Question: Does medicine review increase shared decision-making or adherence?

Grading: 1+Well-conducted meta-analyses, systematic reviews of RCTs, or RCTs with a low risk of bias
Begley S;Livingstone C;Hodges N;Williamson V;
Impact of domiciliary pharmacy visits on medication management in an elderly population
Ref ID 75551997
Study TypeRandomised Controlled TrialFundingNot reported.
Number of participantIntervention group n=61; control group (V) n=63; and control group (NV) n=66.
Inclusion/Exclusion CriteriaInclusions criteria: to be aged 75 years or older; prescribed three or more different drugs; at least a twice daily dosage for one or more of the drugs; under the care of a participating consultant; consented to participate in the study; and was returning to their home (not further institutional care).
Patient CharacteristicsMajority of the patients were female (61% in the intervention group; 65% in the V group and 56% in the NV group). The median ages were 84 years (range 75 to 94) for the intervention group, 81 years (range 75 to 96) for the V group, and 82 years (range 76 to 92) for the NV group.
RecruitmentThrough discharge prescriptions were presented in the hospital pharmacy (provided they met the inclusion criteria). These were three hospitals from the Crawley and Worthing district health authorities.
SettingHospital pharmacies.
Interventions/Test/Factor being investigatedGroup A receiving home visits and counselling, group B which was the control and received visits only (called V group), and group C was the control group that received traditional pharmaceutical services with no visits except for the beginning and the end of the study (NV group).
Structured patient interviews were conducted during the domiciliary visits and consisted of six sections: patient information; drug knowledge; patient dexterity; abbreviated mental test; medication management; and compliance with medication regimen. Patients were seen during 12 months.
Other strategies were employed for improving patient compliance: emphasising the importance of compliance; giving clear instruction on the exact treatment regimen, in writing if necessary; arranging dosing times to fit into the patients daily routine; recognising the patients effort to comply at each visit; and simplification of the regimen if necessary.
ComparisonsBetween treatments.
Length of Study/Follow-upUp to 12 months.
Outcome measures studiedNo. of drugs prescribed and purchased; drug knowledge scores; patient dexterity scores; abbreviated mental test scores; medication management; compliance with medication regimen; contact with gp and health workers.
ResultsAt each visit there were significant differences between the groups in terms of distribution of patients at the various levels of compliance (p<0.001).Compliance was higher at 3 months and 12 months for the intervention group compared to the other control groups (p<0.001), despite the low compliance value for the intervention group at the 12 month visit.
Patients in the intervention group who increased their compliance rates between visits also increased their drug knowledge scores (p<0.005).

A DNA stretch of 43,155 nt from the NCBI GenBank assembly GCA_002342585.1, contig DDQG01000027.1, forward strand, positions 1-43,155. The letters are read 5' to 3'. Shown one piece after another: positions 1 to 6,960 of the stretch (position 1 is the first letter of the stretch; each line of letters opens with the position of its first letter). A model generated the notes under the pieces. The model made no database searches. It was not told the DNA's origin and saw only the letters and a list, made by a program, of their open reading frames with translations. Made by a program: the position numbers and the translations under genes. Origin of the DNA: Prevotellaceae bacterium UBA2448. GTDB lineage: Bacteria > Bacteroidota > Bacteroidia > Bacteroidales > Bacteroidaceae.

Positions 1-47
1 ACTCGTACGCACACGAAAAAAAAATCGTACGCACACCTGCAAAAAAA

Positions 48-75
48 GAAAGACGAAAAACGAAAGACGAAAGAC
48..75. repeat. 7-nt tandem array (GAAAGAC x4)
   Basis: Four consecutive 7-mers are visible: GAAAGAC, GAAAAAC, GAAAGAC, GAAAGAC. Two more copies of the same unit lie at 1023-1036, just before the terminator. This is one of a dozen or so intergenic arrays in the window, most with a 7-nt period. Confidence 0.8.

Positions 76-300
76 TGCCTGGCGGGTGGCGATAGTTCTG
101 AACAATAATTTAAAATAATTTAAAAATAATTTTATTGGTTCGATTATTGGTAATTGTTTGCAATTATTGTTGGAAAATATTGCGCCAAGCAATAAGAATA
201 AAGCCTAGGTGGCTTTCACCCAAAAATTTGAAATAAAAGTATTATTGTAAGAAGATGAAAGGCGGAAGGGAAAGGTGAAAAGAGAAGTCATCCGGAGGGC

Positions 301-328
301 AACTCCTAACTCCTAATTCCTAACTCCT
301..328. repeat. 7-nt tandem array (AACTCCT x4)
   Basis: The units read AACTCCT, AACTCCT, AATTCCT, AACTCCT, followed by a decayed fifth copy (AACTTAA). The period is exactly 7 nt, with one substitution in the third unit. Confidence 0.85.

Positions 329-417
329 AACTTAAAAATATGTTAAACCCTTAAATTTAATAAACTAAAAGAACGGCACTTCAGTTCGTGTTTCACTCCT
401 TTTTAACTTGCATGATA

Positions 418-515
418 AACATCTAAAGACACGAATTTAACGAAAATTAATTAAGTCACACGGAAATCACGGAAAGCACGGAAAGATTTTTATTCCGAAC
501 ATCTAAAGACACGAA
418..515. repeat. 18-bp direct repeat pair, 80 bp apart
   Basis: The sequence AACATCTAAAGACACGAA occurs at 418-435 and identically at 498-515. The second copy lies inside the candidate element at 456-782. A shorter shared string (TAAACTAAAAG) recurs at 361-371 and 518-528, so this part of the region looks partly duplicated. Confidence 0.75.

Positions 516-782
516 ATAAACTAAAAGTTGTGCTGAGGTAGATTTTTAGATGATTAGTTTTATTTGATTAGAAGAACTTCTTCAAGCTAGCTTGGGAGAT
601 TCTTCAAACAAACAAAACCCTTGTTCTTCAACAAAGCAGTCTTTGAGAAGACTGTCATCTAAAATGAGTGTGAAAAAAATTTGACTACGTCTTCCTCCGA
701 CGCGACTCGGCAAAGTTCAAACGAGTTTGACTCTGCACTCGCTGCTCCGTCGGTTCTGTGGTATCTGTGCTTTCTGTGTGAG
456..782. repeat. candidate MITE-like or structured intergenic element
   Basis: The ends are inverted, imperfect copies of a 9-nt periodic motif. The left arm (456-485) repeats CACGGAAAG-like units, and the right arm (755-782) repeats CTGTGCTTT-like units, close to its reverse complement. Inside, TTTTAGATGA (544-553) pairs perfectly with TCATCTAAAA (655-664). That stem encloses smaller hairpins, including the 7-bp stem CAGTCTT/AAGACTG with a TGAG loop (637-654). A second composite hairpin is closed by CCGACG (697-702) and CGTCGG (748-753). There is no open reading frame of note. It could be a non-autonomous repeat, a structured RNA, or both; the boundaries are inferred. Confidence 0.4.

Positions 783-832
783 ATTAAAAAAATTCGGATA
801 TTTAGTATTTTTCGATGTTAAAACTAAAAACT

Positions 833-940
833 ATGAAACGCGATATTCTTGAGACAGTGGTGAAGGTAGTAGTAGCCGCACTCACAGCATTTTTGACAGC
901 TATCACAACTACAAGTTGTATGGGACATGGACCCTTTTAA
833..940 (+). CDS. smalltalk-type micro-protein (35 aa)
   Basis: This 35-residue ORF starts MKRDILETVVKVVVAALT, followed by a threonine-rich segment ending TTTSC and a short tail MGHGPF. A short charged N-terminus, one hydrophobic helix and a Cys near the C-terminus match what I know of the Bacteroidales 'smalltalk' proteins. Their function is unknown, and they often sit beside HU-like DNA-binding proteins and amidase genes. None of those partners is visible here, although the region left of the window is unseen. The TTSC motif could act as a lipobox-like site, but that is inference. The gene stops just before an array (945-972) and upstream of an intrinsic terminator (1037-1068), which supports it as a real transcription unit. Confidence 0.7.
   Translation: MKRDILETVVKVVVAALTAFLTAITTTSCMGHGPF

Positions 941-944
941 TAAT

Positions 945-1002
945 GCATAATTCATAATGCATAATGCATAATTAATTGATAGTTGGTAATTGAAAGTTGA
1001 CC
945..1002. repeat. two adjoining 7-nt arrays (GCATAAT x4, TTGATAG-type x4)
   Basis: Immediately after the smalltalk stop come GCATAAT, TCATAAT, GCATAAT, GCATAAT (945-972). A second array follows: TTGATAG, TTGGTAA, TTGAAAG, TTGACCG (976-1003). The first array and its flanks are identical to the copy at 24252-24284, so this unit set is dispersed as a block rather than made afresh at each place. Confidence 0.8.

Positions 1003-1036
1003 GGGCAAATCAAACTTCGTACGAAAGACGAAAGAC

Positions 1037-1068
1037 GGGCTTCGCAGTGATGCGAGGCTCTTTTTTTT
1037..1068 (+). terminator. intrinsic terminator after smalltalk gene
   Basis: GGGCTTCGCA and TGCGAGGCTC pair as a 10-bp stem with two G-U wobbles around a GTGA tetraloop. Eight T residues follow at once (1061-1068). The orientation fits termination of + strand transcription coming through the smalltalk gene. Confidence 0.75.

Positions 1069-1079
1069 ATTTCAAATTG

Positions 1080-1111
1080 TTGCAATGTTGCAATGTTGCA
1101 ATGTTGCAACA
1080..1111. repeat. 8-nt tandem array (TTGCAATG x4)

Mean scores for drug knowledge did not differ significantly between the groups at any of the visits, although the mean score for the intervention group increased significantly between the initial and the two weeks visits (p=0.001). There were no changes for patient dexterity scores between groups at any point of the study.
The intervention group did not report any significant changes in abbreviated mental test score, but control V group showed a 0.2 fall and control group NV a 0.4 rise in score, both statistically significant at p=0.05.
Contacts with GP and health workers was lower for the intervention group than for the control (V) in each of the four time periods (p<0.01).
There was a significant decrease in in the number of patients in the intervention group storing their drugs inappropriately (p<0.01); no statistically significant decrease was seen in any of the control groups.
The proportion of patients in the intervention group hoarding drugs significantly decreased from 61% to 0 at the two weeks and one month visits (p<0.001).
Safety and adverse effectsNone reported.
Does the study answer the question?Patients in the intervention group had better compliance, better drug storage practices and a reduced tendency to hoard drugs, and required fewer GP consultations than patients in the control groups.
Effect due to factor in study?Yes.
Consistency of results with other studies?
Directly applicable to guideline population?Relevant.
Internal Validity
Bernsten C;Bjorkman I;Caramona M;Crealey G;Frokjaer B;Grundberger E;Gustafsson T;Henman M;Herborg H;Hughes C;McElnay J;Magner M;van Mil F;Schaeffer M;Silva S;Sondegaard B;Sturgess I;Tromp D;Vivero L;Winterstein A;
Improving the well-being of elderly patients via community pharmacy-based provision of pharmaceutical care
Ref ID 179832008
Study TypeRandomised Controlled TrialFundingEuropean Commission funding.
Number of participantA total of 1290 intervention patients and 1164 control patients were recruited.
Inclusion/Exclusion CriteriaPatients were 65 years or older, taking 4 or more prescribed medications and oriented with respect to self, time and place. They were community dwelling and regular visitors to a recruited community pharmacy.
Patients were excluded if they were housebound or resident in a nursing/residential home. Identification of patients was performed via a personal approach by the pharmacy.